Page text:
One of the most misunderstood concepts in HIPAA is what is Protected Health Information. This is because, although the definition of Personal Health Information in the Administrative Simplification provisions is clear (i.e., any individually identifiable health information relating to an individuals health, health care, or payment for health care), a number of sources include individually identifiable non-health information in their definitions.
This is likely attributable to non-health information being subject to the same privacy and security standards as health information when it is maintained in the same designated record set as health information. The reason for the misunderstanding about what is Protected Health Information is because the Privacy Rule lists eighteen personal identifiers that must be removed from a designated record set before the set can be considered de-identified and no longer subject to HIPAA standards.
|Names or part of names||Any other unique identifying characteristic|
|Geographical identifiers||Dates directly related to a person|
|Phone number details||Fax number details|
|Details of Email addresses||Social Security details|
|Medical record numbers||Health insurance beneficiary numbers|
|Account details||Certificate or license numbers|
|Vehicle license plate details||Device identifiers and serial numbers|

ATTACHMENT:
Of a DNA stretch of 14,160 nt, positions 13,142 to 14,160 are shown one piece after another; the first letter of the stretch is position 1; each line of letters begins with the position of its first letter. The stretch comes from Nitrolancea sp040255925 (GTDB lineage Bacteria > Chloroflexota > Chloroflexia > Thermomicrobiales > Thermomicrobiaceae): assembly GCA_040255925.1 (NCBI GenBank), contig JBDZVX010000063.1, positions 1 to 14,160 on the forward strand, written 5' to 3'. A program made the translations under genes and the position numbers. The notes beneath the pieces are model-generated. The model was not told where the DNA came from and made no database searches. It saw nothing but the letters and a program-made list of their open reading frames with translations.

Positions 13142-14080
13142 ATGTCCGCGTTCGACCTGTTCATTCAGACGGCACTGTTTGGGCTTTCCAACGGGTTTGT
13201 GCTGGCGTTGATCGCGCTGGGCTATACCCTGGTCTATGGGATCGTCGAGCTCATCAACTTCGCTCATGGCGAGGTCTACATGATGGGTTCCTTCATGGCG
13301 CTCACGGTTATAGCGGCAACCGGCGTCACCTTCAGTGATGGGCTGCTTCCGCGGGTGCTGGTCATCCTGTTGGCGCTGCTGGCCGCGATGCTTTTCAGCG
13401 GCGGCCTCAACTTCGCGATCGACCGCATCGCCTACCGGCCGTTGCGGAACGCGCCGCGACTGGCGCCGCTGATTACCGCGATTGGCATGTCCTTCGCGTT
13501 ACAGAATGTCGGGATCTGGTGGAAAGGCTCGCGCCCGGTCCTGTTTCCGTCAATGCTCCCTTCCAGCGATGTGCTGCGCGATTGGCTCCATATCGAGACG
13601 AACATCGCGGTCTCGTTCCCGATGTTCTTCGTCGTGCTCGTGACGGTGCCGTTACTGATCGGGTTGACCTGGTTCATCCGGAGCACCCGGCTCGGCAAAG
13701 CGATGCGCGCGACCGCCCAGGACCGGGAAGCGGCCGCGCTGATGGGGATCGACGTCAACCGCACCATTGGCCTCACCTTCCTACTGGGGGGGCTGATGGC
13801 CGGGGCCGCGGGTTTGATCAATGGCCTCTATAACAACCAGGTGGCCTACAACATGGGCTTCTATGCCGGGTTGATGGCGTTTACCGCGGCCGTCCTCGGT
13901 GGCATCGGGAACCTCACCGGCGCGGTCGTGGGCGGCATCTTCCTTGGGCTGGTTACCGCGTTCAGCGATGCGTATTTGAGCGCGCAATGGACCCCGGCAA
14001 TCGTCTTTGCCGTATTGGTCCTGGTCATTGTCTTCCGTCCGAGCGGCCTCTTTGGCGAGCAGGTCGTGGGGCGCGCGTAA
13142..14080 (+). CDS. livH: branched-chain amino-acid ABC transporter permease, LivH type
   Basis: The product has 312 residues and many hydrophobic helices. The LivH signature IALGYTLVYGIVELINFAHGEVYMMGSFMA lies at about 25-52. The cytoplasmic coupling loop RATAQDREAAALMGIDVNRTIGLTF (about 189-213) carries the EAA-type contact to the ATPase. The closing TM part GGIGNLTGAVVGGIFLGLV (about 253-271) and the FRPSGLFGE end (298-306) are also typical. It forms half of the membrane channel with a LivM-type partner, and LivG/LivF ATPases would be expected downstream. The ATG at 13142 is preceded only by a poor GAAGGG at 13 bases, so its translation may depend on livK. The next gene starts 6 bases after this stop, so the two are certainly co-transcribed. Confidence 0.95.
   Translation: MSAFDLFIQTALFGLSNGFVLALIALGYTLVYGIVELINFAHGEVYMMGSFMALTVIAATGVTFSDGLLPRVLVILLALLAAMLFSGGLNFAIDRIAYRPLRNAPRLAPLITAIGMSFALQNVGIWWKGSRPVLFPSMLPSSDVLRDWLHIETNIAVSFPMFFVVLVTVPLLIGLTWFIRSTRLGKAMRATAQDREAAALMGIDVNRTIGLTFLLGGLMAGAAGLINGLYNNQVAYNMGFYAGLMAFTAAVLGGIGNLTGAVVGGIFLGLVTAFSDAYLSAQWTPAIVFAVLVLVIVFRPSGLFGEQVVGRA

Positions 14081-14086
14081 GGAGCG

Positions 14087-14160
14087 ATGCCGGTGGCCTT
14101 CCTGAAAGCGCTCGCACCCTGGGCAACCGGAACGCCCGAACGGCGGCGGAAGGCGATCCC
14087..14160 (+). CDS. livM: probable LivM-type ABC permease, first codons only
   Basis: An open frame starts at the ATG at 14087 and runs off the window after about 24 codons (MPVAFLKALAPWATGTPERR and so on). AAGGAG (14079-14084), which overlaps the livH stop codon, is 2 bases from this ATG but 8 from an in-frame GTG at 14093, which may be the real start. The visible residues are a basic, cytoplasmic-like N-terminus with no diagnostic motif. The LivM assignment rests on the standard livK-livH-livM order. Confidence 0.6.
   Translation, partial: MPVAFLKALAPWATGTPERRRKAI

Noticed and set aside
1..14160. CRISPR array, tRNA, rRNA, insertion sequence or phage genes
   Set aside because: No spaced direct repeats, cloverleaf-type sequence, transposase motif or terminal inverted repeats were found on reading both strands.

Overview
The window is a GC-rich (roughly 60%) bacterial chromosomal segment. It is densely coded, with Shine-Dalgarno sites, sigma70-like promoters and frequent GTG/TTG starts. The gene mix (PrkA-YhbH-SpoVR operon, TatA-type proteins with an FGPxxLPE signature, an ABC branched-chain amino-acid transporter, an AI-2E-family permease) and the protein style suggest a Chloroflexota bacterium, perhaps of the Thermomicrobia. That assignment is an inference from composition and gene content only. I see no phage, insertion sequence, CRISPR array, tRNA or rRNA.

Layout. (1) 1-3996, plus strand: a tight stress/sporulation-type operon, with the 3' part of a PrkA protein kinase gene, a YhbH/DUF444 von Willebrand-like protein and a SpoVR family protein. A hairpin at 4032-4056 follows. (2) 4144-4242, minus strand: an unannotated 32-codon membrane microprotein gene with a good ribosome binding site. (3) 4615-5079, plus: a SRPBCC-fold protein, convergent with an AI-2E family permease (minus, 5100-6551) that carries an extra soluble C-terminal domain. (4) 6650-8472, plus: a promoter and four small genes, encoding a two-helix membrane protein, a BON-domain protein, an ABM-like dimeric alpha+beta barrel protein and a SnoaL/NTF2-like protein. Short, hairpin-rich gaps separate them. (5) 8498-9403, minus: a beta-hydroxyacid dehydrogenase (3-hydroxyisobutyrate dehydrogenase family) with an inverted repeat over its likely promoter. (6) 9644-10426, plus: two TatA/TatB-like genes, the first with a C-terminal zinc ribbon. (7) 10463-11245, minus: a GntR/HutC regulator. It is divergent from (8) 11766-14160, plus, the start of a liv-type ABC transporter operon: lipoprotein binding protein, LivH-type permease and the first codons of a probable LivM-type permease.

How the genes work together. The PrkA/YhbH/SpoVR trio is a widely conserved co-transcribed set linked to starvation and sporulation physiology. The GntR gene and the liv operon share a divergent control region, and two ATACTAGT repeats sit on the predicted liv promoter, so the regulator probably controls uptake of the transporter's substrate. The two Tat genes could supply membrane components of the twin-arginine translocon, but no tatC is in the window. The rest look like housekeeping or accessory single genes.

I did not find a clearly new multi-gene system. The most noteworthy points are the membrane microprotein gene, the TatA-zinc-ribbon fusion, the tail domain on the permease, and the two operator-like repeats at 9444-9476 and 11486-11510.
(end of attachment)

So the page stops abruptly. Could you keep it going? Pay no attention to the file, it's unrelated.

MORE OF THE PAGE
|Website URLs||IP address details|
|Fingerprints, retinal and voice prints||Complete face or any comparable photographic images|
It is important to be aware that, if non-health information is maintained in a separate database that does not contained health information, it is not PHI nor protected by the Privacy Rule standards (although other state privacy laws may apply). Additionally, the list of eighteen personal identifiers does not include potential identifiers that have emerged since the publication of the Privacy Rule – for example, social media aliases and details of emotional support animals.
The main takeaway for HIPAA compliance is that any company or individual subject to HIPAA that comes into contact with PHI must enact and enforce appropriate policies, procedures and safeguards to protect data. HIPAA violations occur when there has been a failure to enact and enforce appropriate policies, procedures and safeguards, even when PHI has not been disclosed to or accessed by an unauthorized individual.
Violations of HIPAA often result from the following: